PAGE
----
Difference between revisions of "Modifying existing node servers"
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==== Sending your change to the author ====
==== Sending your change to the author ====
Latest revision as of 15:52, 18 July 2020
Making changes to existing node servers
There are currently two types of node servers. Node servers that run on a local device like a Polisy or RPi and node servers that run on Polyglot Cloud. The information below is primarily for node servers that run on a local device.
Polyglot uses the source control system called 'git' to package and store node servers. If you're not familiar with git, find an on-line tutorial now as many git commands will be used while modifying a node server. Currently, almost all of the node servers are stored at github.com. If you're planning to send modifications back to the author of the node server, you'll likely need a github.com account. They are free.
Node server installation
When you go to the node server store and click the install button for a node server Polyglot runs a 'git' command to make a copy of the node server code on your local device. It will do something like:
git clone https://github.com/bpaauwe/udi-weatherbit-poly.git <ns_name>
This makes a copy of the git repository that holds the node server to the local device in a location under Polyglot's control. On a Polisy this will be /var/polyglot/nodeservers/WeatherBit for the above command.
The two main things to note here are:
- Polyglot knows the github location where the author's version of the node server is stored.
- Polyglot looks for a file in the repository called server.json and uses the node server name from that file for the directory to use on the Polisy.
At this point, you have a local copy of the node server on your local device. You can now start modifying and testing.
- You can also create new node servers by creating a new git repository in Polyglot's nodeserver directory and adding the proper files. Polyglot will pick this up automatically and allow you to 'add it' to an empty slot to run/test/debug.
Since you have a local copy of the git repository that holds the code for the node server, you can now start modifying it. 'git' branches are your friend here. I recommend that you first create a new branch 'git checkout -b <my_modifications>' and leave the master branch alone for now.
However, if you do get the point where you just want to go back to the original code after you made a lot of changes, 'git' makes that pretty easy. To reset the master branch to be identical to the master branch that exist on github do 'git reset --hard origin/master' and all the changes you made to your local copy will be undone (and lost if you didn't save them on another branch).
To test changes, you simply make sure this node server is added to the Polyglot dashboard by adding it as normal. In most cases, restarting the node server will pick up and use your changes. Some changes may require you to 'delete' the node server and re-add it.
Polyglot creates a 'logs' directory and debug.log file in directory where the node server code is stored. This file is what is displayed when you select the 'log' button on the Polyglot dashboard. You can view this from the command line. One trick is to start watching it with 'tail -f logs/debug.log' before you re-start the node server. You'll get the log scrolling on the screen in real-time as you start the node server. Use 'ctrl-c' to exit back to the command line.
You've fixed a bug or added a feature, now what?
The first step is to save the changes in your local copy of the git repository.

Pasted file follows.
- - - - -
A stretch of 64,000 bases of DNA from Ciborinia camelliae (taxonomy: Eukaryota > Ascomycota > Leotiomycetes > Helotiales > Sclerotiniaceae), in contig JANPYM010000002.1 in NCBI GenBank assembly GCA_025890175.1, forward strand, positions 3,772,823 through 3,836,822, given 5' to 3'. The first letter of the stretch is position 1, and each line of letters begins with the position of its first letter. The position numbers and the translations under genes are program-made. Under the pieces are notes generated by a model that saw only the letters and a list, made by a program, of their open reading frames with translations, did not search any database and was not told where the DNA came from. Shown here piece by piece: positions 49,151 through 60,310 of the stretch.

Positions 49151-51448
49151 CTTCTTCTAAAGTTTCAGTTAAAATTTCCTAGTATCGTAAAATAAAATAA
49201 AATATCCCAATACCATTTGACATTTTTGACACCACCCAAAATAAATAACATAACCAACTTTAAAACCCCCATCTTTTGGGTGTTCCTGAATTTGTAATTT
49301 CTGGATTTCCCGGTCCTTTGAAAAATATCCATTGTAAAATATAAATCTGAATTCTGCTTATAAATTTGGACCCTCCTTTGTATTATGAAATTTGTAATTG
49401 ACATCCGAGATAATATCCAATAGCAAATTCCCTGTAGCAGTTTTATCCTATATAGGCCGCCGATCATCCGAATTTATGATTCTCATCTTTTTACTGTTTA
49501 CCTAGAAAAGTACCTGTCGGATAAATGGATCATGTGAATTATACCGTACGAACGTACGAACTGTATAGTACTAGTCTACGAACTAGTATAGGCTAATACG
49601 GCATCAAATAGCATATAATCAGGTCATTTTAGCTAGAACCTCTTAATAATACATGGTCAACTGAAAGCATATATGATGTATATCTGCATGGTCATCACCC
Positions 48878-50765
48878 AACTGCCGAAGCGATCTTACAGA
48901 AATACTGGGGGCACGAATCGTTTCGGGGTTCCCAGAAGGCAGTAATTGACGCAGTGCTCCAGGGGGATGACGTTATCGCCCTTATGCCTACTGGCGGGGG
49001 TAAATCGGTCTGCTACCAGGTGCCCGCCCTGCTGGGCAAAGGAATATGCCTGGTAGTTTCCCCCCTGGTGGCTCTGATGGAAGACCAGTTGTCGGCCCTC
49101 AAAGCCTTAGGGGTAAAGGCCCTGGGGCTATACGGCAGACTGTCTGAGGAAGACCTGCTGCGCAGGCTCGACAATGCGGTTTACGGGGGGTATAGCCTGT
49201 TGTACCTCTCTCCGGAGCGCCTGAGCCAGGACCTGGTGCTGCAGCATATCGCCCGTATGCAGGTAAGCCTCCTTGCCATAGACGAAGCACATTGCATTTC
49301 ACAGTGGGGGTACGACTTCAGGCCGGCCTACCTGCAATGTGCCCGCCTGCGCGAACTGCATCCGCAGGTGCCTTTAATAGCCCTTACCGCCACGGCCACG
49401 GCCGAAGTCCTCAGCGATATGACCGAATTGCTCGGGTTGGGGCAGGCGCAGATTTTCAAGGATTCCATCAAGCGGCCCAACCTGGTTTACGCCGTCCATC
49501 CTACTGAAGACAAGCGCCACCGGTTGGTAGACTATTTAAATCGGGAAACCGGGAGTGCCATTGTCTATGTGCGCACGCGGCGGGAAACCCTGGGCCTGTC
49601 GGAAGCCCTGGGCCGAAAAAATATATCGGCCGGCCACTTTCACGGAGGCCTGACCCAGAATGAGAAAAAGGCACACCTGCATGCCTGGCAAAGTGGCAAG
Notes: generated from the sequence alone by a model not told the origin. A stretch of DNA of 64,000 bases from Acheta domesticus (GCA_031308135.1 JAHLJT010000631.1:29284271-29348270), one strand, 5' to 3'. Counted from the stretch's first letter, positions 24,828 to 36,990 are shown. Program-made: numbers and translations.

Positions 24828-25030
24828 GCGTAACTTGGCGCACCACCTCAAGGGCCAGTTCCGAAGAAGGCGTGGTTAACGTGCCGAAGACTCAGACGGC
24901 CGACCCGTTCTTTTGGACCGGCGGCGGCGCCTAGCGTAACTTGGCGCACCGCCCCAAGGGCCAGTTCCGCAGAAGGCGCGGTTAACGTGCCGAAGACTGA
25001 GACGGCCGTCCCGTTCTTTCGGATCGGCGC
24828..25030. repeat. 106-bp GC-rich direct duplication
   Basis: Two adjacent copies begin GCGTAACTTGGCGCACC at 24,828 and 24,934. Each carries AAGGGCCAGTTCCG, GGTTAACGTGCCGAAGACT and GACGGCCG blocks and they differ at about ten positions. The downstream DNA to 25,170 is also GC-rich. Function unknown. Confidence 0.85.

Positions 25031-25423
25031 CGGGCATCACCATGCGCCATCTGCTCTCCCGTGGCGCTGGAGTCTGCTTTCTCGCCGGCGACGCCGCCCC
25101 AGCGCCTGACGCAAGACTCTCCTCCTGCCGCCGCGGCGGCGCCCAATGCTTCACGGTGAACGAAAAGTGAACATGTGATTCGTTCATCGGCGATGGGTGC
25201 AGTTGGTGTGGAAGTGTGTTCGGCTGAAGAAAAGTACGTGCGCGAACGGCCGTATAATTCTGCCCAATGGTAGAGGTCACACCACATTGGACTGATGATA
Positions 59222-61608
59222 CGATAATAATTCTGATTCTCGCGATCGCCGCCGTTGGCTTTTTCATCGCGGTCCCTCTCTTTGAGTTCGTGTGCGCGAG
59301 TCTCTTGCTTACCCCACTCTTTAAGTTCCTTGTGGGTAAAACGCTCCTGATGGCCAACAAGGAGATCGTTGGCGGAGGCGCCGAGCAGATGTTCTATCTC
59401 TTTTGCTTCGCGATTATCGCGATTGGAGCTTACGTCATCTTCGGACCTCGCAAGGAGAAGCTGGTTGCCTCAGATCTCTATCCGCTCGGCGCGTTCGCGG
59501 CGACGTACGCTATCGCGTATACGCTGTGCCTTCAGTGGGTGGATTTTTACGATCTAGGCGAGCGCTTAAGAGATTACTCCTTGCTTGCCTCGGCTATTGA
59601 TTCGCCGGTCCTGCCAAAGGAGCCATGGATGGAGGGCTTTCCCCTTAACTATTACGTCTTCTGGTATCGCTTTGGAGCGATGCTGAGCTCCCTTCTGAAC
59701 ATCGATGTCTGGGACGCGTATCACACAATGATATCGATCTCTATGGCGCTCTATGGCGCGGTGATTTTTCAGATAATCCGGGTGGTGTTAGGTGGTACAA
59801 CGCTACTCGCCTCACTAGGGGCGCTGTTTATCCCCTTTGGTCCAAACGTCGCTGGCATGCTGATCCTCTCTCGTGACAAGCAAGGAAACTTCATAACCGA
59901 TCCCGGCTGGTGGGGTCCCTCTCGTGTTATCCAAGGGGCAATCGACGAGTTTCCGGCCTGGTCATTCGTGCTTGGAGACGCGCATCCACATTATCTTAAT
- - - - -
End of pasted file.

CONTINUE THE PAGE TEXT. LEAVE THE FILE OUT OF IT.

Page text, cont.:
To see what files you've changed do 'git status' git will then list all the files you've modified along with any new files that were added/created.
For all the files you've changed, do a:
'git add <filename>'
If you specifically added a new file, add that also. Don't add any of the 'untracked' files that were created by Polyglot like the logs directory and log files.
This stages the files so git now knows what files it needs to do. To actually make the changes in the repository you do:
git will then prompt you for a commit message. The commit message is very important. It documents the changes you've made. Best practices here are to:
- Make the first line a short title describing the change. I.E. Fixed bug in display of node 1's status value
- Leave a blank line
- Provide a detailed description/explanation of why this change is necessary. I.E. Change the display so that the value has 2 decimal places of precision because the value can normally be less than 1.
By convention, all lines in the commit message should be less than 80 characters long. This makes it a lot easier to read later.
You did get a github account right? The instructions below use <you> to represent your github account user name.
- From github, fork the authors git repository for the node server to your account. This again creates a copy of the git repository.
- Add your copy as a remote to the copy on your local device. I.E. from within the node server directory on your Polisy do: 'git remote add github email@example.com:<you>/<nodeserver.git>'
- Push your local changes to your copy on github: git push github <branch>
So assuming you created a branch called 'fixes' to make your changes and we're changing the WeatherBit node server:
git remote add github firstname.lastname@example.org:<you>/udi-weatherbit-poly.git
git push github fixes
Now all your changes are on githb and you can send them to the author. You do this by making a pull request. When you select the 'fixes' branch on github, there will be an option to create a 'pull request'. Click that button and github will walk you through sending the changes to the author. The author gets notified of this. The author has three choices of what to do with your request:
- accept it and merge it into their copy
- reject it with a request to make certain changes
- reject it